The Five Nations of the Iroquois Confederation (Cayuga, Mohawk, Oneida, Onondaga, and Seneca) who lived in the lower Hudson Valley controlled all the western area and much of the Mohawk Valley during the colonial era. Settlement of the interior remained moderate due to the Indian resistance. In 1701, the Iroquois conveyed to the king of England the title to their conquered western lands in the Iroquois Beaver Land Deed. Throughout much of the eighteenth century, despite claims of neutrality, Iroquois Confederacy diplomats manipulated Britain and France against each other.

Rise of the Assembly

In 1683, James II guaranteed New York a representative legislature and personal freedoms through the governor's authority. The governors sought advice and assistance from local powerful citizens, became entangled in local party politics, and made political concessions in return for increased revenues as their authority declined. Because New York was the most vulnerable of England's colonies, it was the most oppressed with expenditures for defense, and it hosted a body of English regulars throughout most of its existence. The governor's corruption and antagonism with the assembly culminated when John Peter Zenger's New York Weekly Journal printed an accusation of maladministration on the part of Governor William Cosby. Cosby ordered Zenger's arrest, and the outcome of the case that ensued set the precedent in 1735 that criticism was not libel, the first triumph for freedom of the press in the colonies. During King George's War, 1744–1748, a feud broke out between Governor George Clinton and New York chief justice James De Lancey over the conduct of the war and the assembly's appropriation of funds, shifting the focus away from the war and toward recurrent internal factional struggles. The elite leadership of the two major factions, the cosmopolitan Court Party and the provincial Country Party, tried to control the general population through ethnic, social, economic, constitutional, religious, geographic, and familial differences throughout the rest of the eighteenth century.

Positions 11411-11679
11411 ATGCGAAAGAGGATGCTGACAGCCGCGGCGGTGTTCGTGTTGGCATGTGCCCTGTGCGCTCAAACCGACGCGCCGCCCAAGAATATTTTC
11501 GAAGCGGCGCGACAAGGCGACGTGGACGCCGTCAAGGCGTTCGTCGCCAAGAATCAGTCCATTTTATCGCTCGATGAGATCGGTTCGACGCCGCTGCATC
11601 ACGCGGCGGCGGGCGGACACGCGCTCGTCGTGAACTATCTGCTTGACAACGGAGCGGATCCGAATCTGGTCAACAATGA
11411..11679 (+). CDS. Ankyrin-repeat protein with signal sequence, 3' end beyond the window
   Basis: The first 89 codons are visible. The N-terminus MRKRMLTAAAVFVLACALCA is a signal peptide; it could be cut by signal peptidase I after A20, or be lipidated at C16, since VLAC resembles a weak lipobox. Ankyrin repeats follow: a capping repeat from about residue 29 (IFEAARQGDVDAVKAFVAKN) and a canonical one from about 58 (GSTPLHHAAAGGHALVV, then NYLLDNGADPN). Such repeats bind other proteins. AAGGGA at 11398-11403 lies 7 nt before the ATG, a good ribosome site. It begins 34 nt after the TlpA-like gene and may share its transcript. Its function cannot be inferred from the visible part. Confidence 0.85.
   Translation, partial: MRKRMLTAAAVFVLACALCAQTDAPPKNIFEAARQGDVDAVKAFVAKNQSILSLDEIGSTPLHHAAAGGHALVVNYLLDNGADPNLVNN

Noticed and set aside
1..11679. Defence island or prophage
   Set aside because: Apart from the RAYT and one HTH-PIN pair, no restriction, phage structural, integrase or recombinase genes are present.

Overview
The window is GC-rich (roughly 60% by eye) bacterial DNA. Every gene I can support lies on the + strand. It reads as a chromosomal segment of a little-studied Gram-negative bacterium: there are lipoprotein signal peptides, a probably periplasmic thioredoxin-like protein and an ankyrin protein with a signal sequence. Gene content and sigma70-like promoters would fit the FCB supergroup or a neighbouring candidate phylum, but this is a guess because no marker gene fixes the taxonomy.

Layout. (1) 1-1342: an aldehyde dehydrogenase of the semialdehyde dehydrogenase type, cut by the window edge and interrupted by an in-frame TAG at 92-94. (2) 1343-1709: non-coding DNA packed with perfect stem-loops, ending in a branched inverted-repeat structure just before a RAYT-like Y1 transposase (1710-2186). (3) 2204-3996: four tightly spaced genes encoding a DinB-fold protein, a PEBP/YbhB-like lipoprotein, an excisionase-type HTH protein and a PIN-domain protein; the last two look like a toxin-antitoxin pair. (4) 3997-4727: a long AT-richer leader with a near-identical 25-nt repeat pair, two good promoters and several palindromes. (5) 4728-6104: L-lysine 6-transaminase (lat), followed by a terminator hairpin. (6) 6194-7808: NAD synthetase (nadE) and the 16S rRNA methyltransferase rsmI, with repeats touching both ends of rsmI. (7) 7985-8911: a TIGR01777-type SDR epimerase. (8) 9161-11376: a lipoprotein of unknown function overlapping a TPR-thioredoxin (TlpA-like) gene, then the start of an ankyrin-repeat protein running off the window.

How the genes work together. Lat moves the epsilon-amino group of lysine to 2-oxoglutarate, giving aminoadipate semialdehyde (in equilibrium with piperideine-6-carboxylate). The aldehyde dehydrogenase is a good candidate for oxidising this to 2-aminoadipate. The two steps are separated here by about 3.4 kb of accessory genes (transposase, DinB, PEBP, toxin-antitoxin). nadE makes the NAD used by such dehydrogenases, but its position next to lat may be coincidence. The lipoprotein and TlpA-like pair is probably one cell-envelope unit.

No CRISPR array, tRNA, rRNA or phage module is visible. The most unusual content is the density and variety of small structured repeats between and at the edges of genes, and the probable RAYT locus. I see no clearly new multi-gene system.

Dominion of New England and the Glorious Revolution

The Dominion of New England annexed New York in 1688, and Governor Edmund Andros's representative in New York, Captain Francis Hutchinson, fled when Captain Jacob Leisler seized control and created an arbitrary government of his own in 1689. When King William's